MISSION ACCOMPLISHED: The Engaging Memoir of a Czech Fighter Pilot Flying for Britain in World War Two
Appalled at the German occupation of his homeland in 1939, Frank Mares determined to assist his country in their battle for freedom in the only way he could - as a fighter pilot. Unable to do so from Czechoslovakia he began his mission, navigating his way through Poland to France, through manned... show more
Appalled at the German occupation of his homeland in 1939, Frank Mares determined to assist his country in their battle for freedom in the only way he could - as a fighter pilot. Unable to do so from Czechoslovakia he began his mission, navigating his way through Poland to France, through manned borders, guarded stations and hostile territory, in order to assist the offensive against their common enemy. Armed with fake identities, evading arrest and faced with uncertainties and frustrations at every turn, his journey was one of courage and fortitude. Narrowly avoiding a five-year enlistment in the foreign legion, Frank eventually made it into the French Air Force and finally, following the withdrawal of France from the war, joined 601 Squadron with the British RAF. Patriotic and determined, he was involved in numerous dogfights and had many engagements with the enemy, flying Hurricanes, of which he was particularly fond. In all of the battles that he fought in the skies with German Luftwaffe pilots, he was never shot down. In 1942 he was decorated with the DFM and Czech War Cross. Despite incident and injury Frank persevered, always driven by love for his country and for the planes he flew. He remained in England after the war and, now retired, lives in the West Country near the old RAF Harrowbeer airfield at Yelverton, Devon.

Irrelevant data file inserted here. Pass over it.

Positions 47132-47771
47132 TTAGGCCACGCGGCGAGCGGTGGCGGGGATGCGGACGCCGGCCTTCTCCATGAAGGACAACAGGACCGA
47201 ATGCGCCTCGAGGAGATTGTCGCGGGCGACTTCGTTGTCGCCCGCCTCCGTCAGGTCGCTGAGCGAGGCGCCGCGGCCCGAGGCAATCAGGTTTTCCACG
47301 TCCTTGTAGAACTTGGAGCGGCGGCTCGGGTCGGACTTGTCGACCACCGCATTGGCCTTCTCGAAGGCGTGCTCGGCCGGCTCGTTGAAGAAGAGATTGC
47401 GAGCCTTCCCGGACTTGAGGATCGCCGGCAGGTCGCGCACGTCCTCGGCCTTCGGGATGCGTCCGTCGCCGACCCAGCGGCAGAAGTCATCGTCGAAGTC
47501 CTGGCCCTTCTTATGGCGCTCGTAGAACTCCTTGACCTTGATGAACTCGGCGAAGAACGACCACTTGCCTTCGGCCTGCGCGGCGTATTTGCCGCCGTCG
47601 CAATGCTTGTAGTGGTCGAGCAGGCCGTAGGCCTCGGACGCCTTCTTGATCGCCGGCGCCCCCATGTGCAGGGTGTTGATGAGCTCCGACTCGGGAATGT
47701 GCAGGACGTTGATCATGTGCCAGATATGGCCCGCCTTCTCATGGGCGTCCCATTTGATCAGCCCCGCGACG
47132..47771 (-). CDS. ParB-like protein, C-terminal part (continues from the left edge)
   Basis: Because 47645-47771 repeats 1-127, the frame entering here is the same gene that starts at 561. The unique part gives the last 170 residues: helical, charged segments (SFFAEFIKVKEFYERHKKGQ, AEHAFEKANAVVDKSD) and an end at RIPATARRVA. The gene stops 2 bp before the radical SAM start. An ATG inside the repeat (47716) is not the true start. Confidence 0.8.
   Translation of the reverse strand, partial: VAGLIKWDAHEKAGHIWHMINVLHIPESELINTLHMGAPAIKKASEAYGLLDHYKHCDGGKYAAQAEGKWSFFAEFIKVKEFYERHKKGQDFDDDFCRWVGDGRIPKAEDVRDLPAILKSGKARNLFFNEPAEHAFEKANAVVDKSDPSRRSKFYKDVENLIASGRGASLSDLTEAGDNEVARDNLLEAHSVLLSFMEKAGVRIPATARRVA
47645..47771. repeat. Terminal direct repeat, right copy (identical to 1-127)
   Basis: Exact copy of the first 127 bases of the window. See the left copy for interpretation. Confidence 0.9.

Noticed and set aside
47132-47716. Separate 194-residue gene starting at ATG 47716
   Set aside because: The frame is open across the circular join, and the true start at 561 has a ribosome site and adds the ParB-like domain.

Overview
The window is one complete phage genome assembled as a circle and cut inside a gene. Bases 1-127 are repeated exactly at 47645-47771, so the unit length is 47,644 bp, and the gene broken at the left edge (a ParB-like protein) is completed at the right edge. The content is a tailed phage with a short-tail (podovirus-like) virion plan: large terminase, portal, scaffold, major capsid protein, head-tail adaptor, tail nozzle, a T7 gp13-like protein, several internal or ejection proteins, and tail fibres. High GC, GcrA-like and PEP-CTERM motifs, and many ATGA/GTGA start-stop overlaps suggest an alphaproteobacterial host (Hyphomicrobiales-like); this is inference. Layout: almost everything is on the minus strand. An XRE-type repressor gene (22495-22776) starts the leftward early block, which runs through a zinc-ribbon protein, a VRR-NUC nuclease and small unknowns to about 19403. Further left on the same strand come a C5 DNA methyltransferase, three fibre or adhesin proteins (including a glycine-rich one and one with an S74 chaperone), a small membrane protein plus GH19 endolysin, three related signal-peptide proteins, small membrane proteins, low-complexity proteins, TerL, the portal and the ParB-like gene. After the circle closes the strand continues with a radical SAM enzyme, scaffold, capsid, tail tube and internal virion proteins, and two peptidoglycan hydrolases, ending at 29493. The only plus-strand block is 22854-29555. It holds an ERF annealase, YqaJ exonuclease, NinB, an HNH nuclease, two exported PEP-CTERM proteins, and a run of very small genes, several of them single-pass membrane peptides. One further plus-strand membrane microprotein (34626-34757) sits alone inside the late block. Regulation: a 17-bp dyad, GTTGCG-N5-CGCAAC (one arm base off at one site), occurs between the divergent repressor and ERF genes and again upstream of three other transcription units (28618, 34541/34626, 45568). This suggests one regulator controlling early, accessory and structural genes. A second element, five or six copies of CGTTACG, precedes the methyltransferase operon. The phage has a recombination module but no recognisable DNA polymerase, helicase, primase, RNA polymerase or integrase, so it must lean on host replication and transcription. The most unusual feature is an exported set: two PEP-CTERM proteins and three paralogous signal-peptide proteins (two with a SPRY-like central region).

Publish date: June 1st 2007
Publisher: Grub Street
Pages no: 256
Edition language: English
This memoir represents the author's odyssey to free his homeland (Czechoslovakia) from German occupation, which eventually led him to Britain (via France, where he had trained to fight with the French Armée de l'Air but alas! the French collapse in June 1940 necessitated the author's quick departure...